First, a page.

dismissal. However, these rules exempt small organization with less than
a hundred employees, which creates a room for these enterprises to
dismiss their workers and terminate their employment contracts unfairly.
There are some national of global events that may trigger racial of
religion based dismissal. For example September 11 attack increased the
rate of discrimination against Muslim workers in the United States
organizations by 64 % (Rabby & Rodgers, 2009). The younger Muslims lost
the highest number of jobs compared to their elderly counterparts.
Ethical theories showing that discrimination and harassment at workplace
are unethical
Ethical aspects of the workplace issues aforementioned can be identified
and explained by considering three ethical theories. First,
utilitarianism is an ethical theory that holds that something can be
termed as good if it produces the highest level of pleasure to the
greatest population of the number of people (Sandler, 2011). Based on
its basic principle, the theory of utilitarian asserts that everyone
should select actions that have the capacity to positive outcome of the
large number of people. Most importantly, the theory holds that one’s
own happiness should count equal to each of the persons who are affected
by certain actions. Similarly, all the actions (discrimination during
recruitment, compensation, training, harassment, and unfair termination
of employment) considered in this study maximizes pain to employees of
color and religious groups other than Christianity where Christianity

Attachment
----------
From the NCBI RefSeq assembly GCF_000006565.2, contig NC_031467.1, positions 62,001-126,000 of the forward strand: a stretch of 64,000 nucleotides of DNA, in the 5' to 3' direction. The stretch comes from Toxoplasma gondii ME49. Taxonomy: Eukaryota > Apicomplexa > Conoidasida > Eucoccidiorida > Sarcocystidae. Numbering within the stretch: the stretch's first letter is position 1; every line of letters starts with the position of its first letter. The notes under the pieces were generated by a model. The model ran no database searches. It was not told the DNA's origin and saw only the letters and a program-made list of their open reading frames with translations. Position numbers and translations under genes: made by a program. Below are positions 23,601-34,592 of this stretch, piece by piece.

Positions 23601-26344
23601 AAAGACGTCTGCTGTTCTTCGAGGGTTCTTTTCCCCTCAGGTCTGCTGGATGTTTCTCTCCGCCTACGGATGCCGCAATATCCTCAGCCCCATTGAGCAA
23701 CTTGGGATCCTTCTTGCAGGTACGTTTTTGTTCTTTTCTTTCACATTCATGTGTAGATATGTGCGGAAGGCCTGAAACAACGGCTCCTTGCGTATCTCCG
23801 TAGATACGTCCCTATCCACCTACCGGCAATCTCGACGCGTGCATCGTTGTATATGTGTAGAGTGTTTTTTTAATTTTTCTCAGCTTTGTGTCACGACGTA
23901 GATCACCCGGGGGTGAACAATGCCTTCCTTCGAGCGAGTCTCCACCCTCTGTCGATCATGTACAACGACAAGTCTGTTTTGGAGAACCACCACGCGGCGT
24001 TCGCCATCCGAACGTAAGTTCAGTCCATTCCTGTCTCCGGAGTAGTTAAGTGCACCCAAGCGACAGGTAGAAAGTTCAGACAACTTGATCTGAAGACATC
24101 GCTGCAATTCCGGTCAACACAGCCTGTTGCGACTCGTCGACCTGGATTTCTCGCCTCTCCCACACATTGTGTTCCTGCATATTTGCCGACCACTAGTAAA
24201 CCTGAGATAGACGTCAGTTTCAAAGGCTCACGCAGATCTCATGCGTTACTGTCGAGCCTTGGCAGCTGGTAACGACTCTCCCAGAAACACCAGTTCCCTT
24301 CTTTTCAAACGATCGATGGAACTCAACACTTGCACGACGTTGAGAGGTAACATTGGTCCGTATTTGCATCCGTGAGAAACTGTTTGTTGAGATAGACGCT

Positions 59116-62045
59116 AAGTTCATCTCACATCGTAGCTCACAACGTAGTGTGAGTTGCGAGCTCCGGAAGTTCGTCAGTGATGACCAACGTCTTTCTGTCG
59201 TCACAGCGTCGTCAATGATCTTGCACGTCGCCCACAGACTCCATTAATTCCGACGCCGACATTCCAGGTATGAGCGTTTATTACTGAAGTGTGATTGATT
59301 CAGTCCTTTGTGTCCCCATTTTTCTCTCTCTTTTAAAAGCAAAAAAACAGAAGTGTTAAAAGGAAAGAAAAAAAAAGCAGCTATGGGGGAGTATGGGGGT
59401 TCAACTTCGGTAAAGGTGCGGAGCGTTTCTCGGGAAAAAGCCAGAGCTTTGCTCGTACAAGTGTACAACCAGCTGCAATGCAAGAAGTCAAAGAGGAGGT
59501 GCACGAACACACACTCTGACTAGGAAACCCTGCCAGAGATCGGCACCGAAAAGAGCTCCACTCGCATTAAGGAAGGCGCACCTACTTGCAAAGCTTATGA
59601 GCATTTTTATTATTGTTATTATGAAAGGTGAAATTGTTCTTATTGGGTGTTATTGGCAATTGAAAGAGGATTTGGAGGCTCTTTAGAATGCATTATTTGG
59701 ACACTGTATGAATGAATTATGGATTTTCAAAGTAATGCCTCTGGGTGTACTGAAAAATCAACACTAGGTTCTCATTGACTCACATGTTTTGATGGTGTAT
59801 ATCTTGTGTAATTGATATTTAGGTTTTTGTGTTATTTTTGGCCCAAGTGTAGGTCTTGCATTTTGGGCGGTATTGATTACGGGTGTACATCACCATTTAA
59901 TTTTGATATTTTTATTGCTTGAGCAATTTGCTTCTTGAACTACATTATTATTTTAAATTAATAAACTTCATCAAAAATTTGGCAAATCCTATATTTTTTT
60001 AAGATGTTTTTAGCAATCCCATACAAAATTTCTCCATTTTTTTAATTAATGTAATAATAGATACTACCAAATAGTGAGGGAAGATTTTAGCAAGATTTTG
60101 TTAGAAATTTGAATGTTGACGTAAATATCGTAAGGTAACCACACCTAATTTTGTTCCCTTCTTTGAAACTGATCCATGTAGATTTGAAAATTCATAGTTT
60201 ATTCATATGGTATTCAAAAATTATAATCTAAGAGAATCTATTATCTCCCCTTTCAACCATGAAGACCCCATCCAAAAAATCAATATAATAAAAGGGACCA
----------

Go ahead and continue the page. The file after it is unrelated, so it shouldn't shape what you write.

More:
dominates. This is an unethical practice that can be avoided if
organizational management can emphasize on the importance of maximizing
the happiness of individuals of all races and religion, which will also
enhance their productivity at their places of work.
Secondly, the deontological theory of ethics holds that any action can
be considered to be right or wrong if it conforms to certain rational
duties. The basic principles of this theory state that people should
seek to fulfill duties towards self as well as other people (Sandler,
2011). This implies that people should select actions that best conform
to their recognized duties. These duties should be understood either by
reason or healthy common sense. Similarly, the acts of harassment and
discrimination against some workers on the basis of their race or
religion fail to conform to duties of employees who practice these
actions. In addition, harassment and discrimination against people on
the basis of their race or religion can be considered to be bad because
they fail to conform to rational duties of persons employed to pursue
some organizational goals. These actions are, thus unethical and should
be avoided at all costs.
Third, the theory of care ethics holds that actions can be considered to
be good or bad depending on whether they support a relationship or
caring for others (Sandler, 2011). Based on its basic principle, the
theory seeks to promote the support of people who are perceived to be
vulnerable and in need of support. Consequently, people should select
actions that guarantees support to others who are vulnerable in order to
enhance their wellness. The theory has a wide application in the